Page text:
I nearly constantly have a voice going on in my head, which gets more active if I'm stressed or conflicted. When I'm deeply focused on an activity, I don't have it. There are occasionally days where my inner monologue is going on and I would rather it be silent, but most of the time it is mildly helpful.

I consider myself to be quite neurotypical overall. I have good relationships, am on good terms with my family, am physically healthy, and don't have much to complain about in life. Sometimes I get in a funk and am unhappy about something specific in my life but I either address it or it passes. So I think it is definitely possible to have an inner monologue but not have mental illness, since I don't consider myself to have a mental illness.
posted by Iron Carbide at 10:44 PM on April 27 [2 favorites]


You ever see one of those old cartoons where the character, like, say, Donald Duck, has a devil perched on one shoulder and an angel on the other arguing about what to do? That's pretty close to how it works for me, minus the religious overtones and not necessarily centered around a physical choice in the moment.

I have a mainstream of thought that is something like monitored by opposing considerations that debate the merits of whatever I'm thinking of, which may not have much at all to do with the actions I'm engaged in at that moment, in fact it is generally preferable when my thoughts are on something other than my immediate situation. I suppose the Freudian concept of Id, Ego, and Superego isn't too far removed from how it works for me as well as the different strains of my inner dialogue each has a fairly distinct role.
posted by gusottertrout at 11:07 PM on April 27


Mine will not. Shut. Up. Especially when I am trying to fall asleep.

I am so envious of my partner, with no inner monologue, who can fall asleep as soon as he gets into bed. Sometimes I lie there staring at him, thinking this, and trying to drown out all the thinking by singing in my head.
posted by bashing rocks together at 12:02 AM on April 28 [5 favorites]


I'm like polycarp. Not so much a voice, as a constant stream of thought, often replaying past interactions, or rehearsing future ones. Also a lot of music that sometimes degrades into just a rhythm loop.
I do have anxiety and depression, but I haven't always been like that and while managing my inner monolog is an important part of my mental health care, (makings sure it stays rational and useful as opposed to fear based and looping ) I don't feel like the monolog itself is a symptom of poor mental health for me.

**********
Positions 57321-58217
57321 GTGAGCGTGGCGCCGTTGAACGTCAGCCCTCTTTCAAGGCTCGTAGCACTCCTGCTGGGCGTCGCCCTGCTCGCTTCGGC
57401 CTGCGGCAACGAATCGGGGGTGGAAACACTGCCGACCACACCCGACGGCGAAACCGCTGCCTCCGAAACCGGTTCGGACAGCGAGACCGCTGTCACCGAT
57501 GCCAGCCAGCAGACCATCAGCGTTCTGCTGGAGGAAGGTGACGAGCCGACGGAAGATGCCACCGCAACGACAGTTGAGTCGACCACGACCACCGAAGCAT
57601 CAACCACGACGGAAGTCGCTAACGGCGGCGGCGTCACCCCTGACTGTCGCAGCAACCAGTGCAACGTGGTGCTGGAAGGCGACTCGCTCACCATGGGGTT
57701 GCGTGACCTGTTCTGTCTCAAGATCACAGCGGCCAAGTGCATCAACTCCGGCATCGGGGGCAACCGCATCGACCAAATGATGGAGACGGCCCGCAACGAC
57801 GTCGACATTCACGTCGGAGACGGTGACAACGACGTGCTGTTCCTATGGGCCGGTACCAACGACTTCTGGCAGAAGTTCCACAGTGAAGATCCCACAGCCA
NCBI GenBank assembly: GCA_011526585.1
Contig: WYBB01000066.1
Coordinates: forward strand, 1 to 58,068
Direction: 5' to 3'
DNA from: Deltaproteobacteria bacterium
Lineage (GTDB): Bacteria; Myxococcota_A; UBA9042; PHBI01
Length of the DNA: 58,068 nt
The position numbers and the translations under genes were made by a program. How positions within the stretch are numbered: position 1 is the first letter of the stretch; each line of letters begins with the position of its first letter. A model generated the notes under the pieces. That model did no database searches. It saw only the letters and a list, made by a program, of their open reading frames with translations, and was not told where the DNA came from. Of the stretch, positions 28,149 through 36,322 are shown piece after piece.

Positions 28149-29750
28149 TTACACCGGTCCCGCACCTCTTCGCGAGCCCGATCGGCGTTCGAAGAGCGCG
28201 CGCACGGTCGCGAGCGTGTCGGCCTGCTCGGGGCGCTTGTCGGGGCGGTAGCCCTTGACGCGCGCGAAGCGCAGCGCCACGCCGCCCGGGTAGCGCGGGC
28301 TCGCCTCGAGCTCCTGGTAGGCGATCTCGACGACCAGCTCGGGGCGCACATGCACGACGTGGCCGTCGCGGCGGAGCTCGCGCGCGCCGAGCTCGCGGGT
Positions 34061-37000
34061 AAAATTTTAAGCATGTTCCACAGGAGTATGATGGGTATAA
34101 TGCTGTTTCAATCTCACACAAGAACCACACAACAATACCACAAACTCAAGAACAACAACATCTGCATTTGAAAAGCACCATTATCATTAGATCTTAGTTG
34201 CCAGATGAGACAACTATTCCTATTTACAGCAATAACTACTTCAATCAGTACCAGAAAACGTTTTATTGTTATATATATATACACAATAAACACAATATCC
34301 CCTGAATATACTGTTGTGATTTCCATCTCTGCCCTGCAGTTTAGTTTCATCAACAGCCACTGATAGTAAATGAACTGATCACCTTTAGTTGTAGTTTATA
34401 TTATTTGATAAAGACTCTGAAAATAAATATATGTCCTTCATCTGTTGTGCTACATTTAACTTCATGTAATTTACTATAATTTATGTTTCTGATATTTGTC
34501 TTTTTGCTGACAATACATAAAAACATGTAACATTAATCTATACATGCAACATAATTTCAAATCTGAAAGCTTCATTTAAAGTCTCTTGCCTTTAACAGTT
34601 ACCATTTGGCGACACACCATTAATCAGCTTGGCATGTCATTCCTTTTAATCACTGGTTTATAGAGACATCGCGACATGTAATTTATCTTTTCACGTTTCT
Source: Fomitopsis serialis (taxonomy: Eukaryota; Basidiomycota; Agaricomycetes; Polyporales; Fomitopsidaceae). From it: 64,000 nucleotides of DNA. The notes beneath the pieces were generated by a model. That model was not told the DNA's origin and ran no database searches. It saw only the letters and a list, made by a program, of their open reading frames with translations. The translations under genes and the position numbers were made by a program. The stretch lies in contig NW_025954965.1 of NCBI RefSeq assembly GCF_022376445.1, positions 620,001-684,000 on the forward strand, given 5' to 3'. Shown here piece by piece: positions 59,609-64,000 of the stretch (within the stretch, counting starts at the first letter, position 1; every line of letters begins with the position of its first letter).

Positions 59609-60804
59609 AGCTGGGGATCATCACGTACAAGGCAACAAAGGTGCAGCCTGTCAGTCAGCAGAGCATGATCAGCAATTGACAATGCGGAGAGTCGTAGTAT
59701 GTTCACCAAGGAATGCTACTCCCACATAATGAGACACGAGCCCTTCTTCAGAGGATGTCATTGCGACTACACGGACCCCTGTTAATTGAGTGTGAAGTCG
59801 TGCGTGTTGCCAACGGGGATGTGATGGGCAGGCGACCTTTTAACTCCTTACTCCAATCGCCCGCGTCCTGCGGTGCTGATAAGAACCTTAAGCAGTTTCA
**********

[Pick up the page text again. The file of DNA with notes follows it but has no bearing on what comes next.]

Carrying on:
posted by Zumbador at 1:39 AM on April 28 [11 favorites]


I'm fairly neurotypical and have what I'd describe as an inner monologue. If anything, the happier I am the more it becomes an inner conversation with two chatty "voices" kind of bantering/riffing.
A pet theory of mine is that one of the reasons I'm a bad speller is because I "hear" words not "see" them in my head as I write.
posted by hotcoroner at 2:23 AM on April 28 [1 favorite]


This is one of those "oh my, the insides of other people's heads are not like mine" threads. Like Iron Carbide I consider myself generally neurotypical, and have a near constant internal monologue. It can occasionally bifurcate into a 'debate' between opposing point of view, such that I have sometimes referred to it as a dialogue to other people's consternation.

It's the same 'voice' that controls reading, writing, planning anything, and listening to/playing music. It is calmed/silenced by concentrating on any skilled activity I am competent in, by exercise, by dancing at public music events, and by alcohol, and it's sent wild by certain recreational drugs (which I avoid for that reason).

There have been periods where it has not been 'on my side', but thankfully they have been relatively few and far between. I see it is fundamentally 'me', and largely extremely useful (except occasionally at 5am when stressed, when it will. not. shut. up.)
posted by offmessage at 3:05 AM on April 28 [5 favorites]


I joke that my native language is *written* English, and I find it harder to process spoken language (and especially to remember what's been said), but I also have a constant inner monologue like Polycarp's and Zumbador's. It never shuts up, it's definitely my own voice inside my head, if I don't consciously direct it then it picks its subject freely (and sometimes it's very very hard to redirect it, and that is how we get horrible anxiety spirals), and it's how I decide what I'm going to say, or type, before I actually output the words in whichever form. There's always music playing too. Sometimes I wonder if the reason I prefer the outer world to be quiet is because the inside of my head is already so noisy. Sometimes the inner monologue is so loud and compelling that it drowns out the competing inner voice associated with reading, or indeed any actual external voices, and I find I need to reread the last two pages or rewind the video... or apologise to the person I was talking to for having missed what they just said.

As to mental illness: nothing official, but anxiety is one of my defining characteristics, and I've recently been told by a counsellor that I'm clearly neurodivergent and should consider pursuing an autism diagnosis. (So right now my inner voice is mostly debating whether or not I'm autistic, when it doesn't have something more urgent to think about.)